Updated Dec, 6th 2012
Whether they are airborne, covered in ink, full of lead or expressed digitally, words play a major role in our lives. Simply put, they enable us to communicate to one another—yes, but their strength goes far beyond the mere transmission of our thoughts. They have the power to convey our tone, level of understanding, and even sincerity. Furthermore, how we hear or read these words matters a great deal. The words that we choose are always critical, but there are many more layers to this onion that are worth investigating.
When speaking, it matters how loud we are, how fast we’re talking and how confidently we project. In a one-on-one conversation or when addressing a group, you need to consider eye contact, posture, your wardrobe, avoiding or embracing slang, and so on. I’d like to submit that these considerations in speech also apply to the written word, as well.
How we express words digitally, in the context of web design, is often times overlooked and thrown into the afterthought box—a most unfortunate box for a word to call home, indeed. I have introduced two of these considerations below. Though basic, I find them to be irreplaceably important when deciding on the right way to use typography in a web design.
The font family (Georgia, Helvetica, Times) that you choose can be compared to the clothes that you decide to wear. People assess all types of situations with their eyes first, which makes one’s appearance critically important when trying to guide their judgments. There are times when this matters and times when this does not matter at all. At a job interview it is wise to dress well. At a rock concert it would not necessarily be wise to dress that same way. People wear certain clothes to make statements, to fit in, or for purely functional reasons—grabbing a raincoat and rain boots when venturing out in a storm. Think about typography in this same light so that your readers hear the right voice and make the right judgments.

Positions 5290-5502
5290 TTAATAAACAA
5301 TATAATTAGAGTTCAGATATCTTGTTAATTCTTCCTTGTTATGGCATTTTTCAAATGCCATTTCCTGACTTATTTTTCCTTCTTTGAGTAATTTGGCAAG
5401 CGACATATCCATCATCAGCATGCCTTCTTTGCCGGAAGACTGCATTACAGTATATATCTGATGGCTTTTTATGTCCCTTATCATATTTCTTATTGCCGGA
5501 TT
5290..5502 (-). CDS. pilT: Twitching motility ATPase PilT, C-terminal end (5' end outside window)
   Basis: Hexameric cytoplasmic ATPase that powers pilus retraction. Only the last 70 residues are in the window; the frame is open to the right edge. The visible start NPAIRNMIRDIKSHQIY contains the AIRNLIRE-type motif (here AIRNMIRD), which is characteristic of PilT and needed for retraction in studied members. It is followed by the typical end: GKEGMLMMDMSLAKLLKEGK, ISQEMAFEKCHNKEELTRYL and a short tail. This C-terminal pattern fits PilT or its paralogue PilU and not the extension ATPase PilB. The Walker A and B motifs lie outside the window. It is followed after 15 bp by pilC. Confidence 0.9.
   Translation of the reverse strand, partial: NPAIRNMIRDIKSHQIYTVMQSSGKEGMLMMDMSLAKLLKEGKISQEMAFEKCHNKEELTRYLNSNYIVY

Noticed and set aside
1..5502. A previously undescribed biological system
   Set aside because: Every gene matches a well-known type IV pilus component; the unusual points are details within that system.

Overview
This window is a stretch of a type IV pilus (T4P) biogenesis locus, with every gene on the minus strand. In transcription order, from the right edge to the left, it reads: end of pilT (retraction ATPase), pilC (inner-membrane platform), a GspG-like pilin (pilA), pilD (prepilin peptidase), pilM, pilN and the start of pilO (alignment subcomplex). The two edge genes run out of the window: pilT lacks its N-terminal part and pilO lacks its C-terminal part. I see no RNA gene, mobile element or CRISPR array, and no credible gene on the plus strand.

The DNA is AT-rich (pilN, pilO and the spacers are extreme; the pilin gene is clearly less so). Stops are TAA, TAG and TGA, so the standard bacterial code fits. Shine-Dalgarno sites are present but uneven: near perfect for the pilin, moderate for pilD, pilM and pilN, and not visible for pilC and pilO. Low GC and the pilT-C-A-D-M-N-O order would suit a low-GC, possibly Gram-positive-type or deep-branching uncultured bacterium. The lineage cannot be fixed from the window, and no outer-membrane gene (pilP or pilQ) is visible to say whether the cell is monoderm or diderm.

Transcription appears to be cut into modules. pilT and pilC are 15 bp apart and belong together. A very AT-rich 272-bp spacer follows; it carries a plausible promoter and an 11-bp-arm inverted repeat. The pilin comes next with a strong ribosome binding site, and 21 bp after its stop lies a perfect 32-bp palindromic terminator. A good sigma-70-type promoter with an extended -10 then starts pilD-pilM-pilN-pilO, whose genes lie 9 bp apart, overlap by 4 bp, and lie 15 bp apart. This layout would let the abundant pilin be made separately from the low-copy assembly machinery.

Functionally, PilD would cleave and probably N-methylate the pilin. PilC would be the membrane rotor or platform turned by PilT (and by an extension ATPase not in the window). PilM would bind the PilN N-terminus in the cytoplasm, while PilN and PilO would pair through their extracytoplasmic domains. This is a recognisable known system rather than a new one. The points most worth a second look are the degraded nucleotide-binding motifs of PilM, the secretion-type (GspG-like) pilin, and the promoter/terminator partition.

Font size is an obvious candidate for consideration. The first consideration here is legibility. If you have tiny text then you are making your readers squint, crane their necks and work a little harder than they’d like to. We have all been there and it’s just awful. Use a strict hierarchy throughout the website by assigning certain font sizes to certain titles and text areas. Be consistent and do not overdo it.
Also, be mindful of uppercase words. This has less to do with point size and more to do with tone. Uppercase words can be interpreted as AGGRESSIVE YELLING or, when used differently, can come off as more authoritative and confident.